As prep for the upcoming 14.04 LTS release of Ubuntu I spent some quality time with each of the main flavours that I track – Kubuntu, Ubuntu GNOME, Xubuntu, and Ubuntu with the default DE, Unity.
They are all in really great shape! Thanks and congratulations to the teams that are racing to deliver Trusty versions of their favourite DE’s. I get the impression that all the major environments are settling down from periods of rapid change and stress, and the timing for an LTS release in 14.04 is perfect. Lucky us
The experience reminded me of something people say about Ubuntu all the time – that it’s a place where great people bring diverse but equally important interests together, and a place where people create options for others of which they are proud. You want options? This is the place to get them. You want to collaborate with amazing people? This is the place to find them. I’m very grateful to the people who create those options – for all of them it’s as much a labour of love as a professional concern, and their attention to detail is what makes the whole thing sing.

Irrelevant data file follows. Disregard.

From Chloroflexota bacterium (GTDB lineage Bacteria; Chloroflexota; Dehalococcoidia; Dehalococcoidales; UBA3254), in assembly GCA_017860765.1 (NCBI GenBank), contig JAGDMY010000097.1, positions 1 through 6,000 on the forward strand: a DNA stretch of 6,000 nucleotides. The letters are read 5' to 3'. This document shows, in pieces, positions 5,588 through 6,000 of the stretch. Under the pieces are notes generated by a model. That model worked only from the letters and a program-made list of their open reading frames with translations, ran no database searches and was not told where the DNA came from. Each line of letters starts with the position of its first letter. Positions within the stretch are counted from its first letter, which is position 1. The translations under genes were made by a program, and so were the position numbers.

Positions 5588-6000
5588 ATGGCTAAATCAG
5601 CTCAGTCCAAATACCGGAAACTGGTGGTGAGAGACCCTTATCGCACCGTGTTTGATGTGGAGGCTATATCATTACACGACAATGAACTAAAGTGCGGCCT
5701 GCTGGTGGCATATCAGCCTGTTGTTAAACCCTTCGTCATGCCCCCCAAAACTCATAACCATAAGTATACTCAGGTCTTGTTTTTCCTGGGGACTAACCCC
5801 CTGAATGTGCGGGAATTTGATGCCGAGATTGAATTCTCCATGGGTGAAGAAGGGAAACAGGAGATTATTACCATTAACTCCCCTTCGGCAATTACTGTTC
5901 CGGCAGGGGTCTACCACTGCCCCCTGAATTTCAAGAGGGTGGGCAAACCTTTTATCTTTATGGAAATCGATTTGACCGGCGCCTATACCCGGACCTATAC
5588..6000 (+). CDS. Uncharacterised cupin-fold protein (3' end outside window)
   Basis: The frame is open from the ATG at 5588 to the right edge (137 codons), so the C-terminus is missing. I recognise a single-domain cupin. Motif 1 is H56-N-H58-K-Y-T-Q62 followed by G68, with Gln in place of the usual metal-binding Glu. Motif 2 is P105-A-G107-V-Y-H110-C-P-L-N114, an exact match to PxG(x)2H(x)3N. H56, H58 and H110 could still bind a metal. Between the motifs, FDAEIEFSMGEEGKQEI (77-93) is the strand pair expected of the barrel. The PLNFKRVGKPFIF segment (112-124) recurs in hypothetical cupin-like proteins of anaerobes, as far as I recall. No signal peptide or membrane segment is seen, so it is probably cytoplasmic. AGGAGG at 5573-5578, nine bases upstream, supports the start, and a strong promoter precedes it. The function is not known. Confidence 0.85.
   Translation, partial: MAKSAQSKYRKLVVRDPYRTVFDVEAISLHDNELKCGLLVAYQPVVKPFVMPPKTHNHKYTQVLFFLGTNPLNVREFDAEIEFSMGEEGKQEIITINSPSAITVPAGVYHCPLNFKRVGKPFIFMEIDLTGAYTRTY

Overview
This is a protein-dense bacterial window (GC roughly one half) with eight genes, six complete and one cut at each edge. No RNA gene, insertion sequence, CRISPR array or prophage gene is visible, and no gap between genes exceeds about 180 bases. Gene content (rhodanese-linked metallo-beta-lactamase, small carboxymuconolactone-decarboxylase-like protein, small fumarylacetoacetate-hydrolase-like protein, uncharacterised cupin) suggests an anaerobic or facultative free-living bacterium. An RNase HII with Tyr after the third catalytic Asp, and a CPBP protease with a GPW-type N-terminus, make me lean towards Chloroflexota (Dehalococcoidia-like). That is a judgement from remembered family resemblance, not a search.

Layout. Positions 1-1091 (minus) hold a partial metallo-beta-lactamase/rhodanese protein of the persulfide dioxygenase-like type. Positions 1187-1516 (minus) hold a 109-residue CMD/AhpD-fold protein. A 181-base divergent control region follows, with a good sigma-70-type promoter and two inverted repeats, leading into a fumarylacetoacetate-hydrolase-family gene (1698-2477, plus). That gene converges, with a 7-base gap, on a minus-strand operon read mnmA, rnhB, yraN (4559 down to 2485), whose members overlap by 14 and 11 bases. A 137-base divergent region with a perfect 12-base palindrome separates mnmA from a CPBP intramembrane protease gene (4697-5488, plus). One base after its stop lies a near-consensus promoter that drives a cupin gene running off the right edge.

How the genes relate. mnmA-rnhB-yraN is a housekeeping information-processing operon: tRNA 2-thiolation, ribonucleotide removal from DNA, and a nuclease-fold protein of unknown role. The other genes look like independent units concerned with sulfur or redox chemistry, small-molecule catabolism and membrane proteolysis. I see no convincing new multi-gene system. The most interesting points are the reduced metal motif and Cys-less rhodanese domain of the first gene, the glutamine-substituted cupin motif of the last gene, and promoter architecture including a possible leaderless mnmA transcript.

Of course, my testing was relatively lightweight. I saw tons of major improvements in shared apps like LibreOffice and Firefox and Chromium, and each of the desktop environments feels true to its values, diverse as those are. What I bet those teams would appreciate is all of you taking 14.04 for a spin yourselves. It’s stable enough for any of us who use Linux heavily as an engineering environment, and of course you can use a live boot image off USB if you just want to test drive the future. Cloud images are also available for server testing on all the major clouds.
Having the whole team, and broader community, focus on processes that support faster development at higher quality has really paid off. I’ve upgraded all my systems to Trusty and those I support from afar, too, without any issues. While that’s mere anecdata, the team has far more real data to support a rigorous assessment of 14.04′s quality than any other open platform on the planet, and it’s that rigour that we can all celebrate as the release date approached. There’s still time for tweaks and polish; if you are going to be counting on Trusty, give it a spin and let’s make sure it’s perfect.
The dream of customizing mobile devices with 3D printed modules took another step forward this week when Jolla opened sales of its promised "The Other Half" customizable backplates for Jolla smartphones. The Finnish company has even posted an SDK to let developers construct their own 3D printed backplate designs for the phone, which runs the Linux-based Sailfish OS.